Get News Delivered Daily
Daily roundup of San Diego’s most important stories (Monday-Friday)
City leaders all seem to agree that key to solving the homelessness crisis is building lots – and lots and lots – of new housing.
That’s why many of them are wary of pulling money meant to fund permanent housing and diverting it to fund temporary solutions. But the city is looking to do just that – for the second time in six months.
The city is expected to tap San Diego Housing Commission funds meant to support permanent housing to finance short-term solutions.
Mayor Kevin Faulconer’s team is pledging to quickly replenish the funds to support more permanent solutions but the latest fund-shuffling move underscores the lack of certainty surrounding new funding and the lack of a strategy to address an urgent problem.
So what are the city and county’s plans to address homelessness? The answer: They don’t have an overarching strategy.
The Regional Task Force on the Homeless, a countywide group coordinating the regional response, last year paid a Sacramento consultant to produce a plan. (Here’s a cheat-sheet version.) The goal was to get local governments and homeless-serving agencies rowing in the same direction.
But the plan for that regional plan has changed in the past year. Task Force CEO Gordon Walker says the group has since decided against having the outside consultant produce a more detailed regional strategy. The Task Force is, however, working on overarching suggestions laid out in the initial report that advocated a housing first approach. (Translation: Housing first means focusing on quickly housing the homeless rather than demanding they enter temporary programs first.)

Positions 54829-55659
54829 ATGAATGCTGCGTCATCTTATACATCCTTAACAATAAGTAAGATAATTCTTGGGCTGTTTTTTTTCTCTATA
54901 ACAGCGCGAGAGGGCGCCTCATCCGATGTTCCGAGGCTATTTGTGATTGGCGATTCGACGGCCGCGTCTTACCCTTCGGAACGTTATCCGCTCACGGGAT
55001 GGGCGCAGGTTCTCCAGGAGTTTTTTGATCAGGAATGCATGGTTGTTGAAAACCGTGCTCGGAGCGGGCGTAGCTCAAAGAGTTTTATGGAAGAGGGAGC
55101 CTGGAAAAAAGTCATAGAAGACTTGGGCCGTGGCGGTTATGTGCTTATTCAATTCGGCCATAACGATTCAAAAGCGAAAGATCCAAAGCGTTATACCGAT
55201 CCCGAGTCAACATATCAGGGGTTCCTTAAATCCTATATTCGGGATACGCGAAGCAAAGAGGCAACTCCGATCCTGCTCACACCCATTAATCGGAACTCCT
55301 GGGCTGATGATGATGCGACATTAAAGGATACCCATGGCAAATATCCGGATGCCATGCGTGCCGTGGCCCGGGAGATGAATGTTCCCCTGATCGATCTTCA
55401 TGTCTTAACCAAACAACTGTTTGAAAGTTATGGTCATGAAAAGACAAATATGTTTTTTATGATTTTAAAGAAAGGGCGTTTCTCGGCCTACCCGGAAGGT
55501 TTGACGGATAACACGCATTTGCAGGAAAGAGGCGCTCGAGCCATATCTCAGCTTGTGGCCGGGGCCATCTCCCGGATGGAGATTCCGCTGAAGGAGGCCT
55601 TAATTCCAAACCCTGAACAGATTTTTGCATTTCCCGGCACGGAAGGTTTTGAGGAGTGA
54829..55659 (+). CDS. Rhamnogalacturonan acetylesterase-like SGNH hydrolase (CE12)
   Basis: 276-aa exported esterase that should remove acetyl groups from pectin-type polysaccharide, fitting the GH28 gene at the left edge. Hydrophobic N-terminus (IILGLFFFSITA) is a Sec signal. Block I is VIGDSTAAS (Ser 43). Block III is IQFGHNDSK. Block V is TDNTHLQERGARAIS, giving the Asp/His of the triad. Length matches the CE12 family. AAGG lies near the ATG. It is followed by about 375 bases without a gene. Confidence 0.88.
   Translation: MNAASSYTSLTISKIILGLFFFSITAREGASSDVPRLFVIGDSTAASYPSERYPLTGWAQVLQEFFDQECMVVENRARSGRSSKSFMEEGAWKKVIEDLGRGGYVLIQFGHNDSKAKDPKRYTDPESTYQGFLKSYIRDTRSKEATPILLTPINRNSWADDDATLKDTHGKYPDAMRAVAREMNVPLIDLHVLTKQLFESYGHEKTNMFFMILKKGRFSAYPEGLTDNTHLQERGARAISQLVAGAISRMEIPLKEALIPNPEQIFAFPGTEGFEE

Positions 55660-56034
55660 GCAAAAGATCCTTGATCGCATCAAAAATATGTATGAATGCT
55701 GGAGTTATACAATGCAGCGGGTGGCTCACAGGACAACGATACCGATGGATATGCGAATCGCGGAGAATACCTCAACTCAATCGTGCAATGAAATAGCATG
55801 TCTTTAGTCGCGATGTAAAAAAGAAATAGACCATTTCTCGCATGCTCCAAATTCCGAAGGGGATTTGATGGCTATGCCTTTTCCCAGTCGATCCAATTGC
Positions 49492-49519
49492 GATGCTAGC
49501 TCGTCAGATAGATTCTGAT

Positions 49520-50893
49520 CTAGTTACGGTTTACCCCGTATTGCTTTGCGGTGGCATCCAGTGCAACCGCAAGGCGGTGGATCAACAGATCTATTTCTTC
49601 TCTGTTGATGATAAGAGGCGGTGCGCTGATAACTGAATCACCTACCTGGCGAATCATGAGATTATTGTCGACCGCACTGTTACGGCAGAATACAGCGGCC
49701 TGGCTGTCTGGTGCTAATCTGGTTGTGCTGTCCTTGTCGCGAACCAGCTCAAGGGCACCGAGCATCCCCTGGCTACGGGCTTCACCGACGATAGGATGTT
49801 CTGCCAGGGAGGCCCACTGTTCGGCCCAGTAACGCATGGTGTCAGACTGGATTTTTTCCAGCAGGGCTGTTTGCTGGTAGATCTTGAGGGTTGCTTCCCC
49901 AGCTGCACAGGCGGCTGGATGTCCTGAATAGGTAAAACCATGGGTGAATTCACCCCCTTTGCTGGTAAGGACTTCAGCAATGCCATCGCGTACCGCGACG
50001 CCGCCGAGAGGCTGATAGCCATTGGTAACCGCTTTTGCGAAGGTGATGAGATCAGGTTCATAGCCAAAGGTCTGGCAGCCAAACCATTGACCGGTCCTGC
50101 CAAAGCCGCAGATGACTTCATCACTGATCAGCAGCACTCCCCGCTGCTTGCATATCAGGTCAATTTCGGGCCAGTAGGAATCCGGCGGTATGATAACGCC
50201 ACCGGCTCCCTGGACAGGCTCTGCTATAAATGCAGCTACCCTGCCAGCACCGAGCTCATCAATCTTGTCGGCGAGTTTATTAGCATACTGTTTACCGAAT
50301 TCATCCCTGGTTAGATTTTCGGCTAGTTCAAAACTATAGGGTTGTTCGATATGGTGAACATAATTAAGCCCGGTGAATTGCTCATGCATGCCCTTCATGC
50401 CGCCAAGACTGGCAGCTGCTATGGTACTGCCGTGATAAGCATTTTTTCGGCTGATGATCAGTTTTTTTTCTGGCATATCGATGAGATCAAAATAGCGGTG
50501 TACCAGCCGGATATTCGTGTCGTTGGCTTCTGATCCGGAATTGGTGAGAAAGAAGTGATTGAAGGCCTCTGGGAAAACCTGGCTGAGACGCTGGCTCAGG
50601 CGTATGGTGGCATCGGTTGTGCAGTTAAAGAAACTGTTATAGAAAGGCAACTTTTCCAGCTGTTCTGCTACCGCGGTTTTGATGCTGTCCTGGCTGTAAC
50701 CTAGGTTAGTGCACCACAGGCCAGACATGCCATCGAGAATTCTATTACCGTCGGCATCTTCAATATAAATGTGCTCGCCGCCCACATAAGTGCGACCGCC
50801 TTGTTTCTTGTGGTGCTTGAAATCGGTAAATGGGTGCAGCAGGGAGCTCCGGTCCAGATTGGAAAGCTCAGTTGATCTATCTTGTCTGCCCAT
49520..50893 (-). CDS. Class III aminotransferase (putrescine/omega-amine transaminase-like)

City Councilman Chris Cate’s office says he won’t be charged for leaking a confidential legal memo to SoccerCity developers last June.
Cate’s chief of staff told the Union-Tribune that the state attorney general’s office, which investigated the case, called the councilman two weeks ago to give him the news.
In an interview with Andrew Keatts Monday evening, Cate said the AG’s office told him they were not moving forward on the matter.
“We were told the matter is closed, and that’s it,” he said.
The AG’s press office was similarly brief with us.
“The California Department of Justice will not be filing criminal charges against Councilmember Cate,” they wrote in an email.
Cate previously paid a $5,000 fine from the city’s Ethics Commission.
The timing works out for Cate, who is campaigning for re-election ahead of the June 5 primary.
City Attorney Mara Elliott, who had blasted Cate for releasing the document, declined to comment. A spokesperson for her told us she would “look into it.” Hours earlier, the city attorney’s office told the Union-Tribune the office had agreed to forward all questions to the AG.
Cate has said he thought he was “acting within the law” when he shared the document but acknowledged he wished he had handled it differently.
From Scott Lewis: When Temple Emanu-El in Del Serro asked me to moderate a public safety forum with the candidates for district attorney and sheriff, I didn’t realize it was going to be one of the most interesting debates I’d ever tried to manage.
Out of it, I emerged with a much clearer understanding of the two major arguments Summer Stephan, the appointed district attorney, has against her rival, Genevieve Jones-Wright, who’s a public defender. Check out my analysis.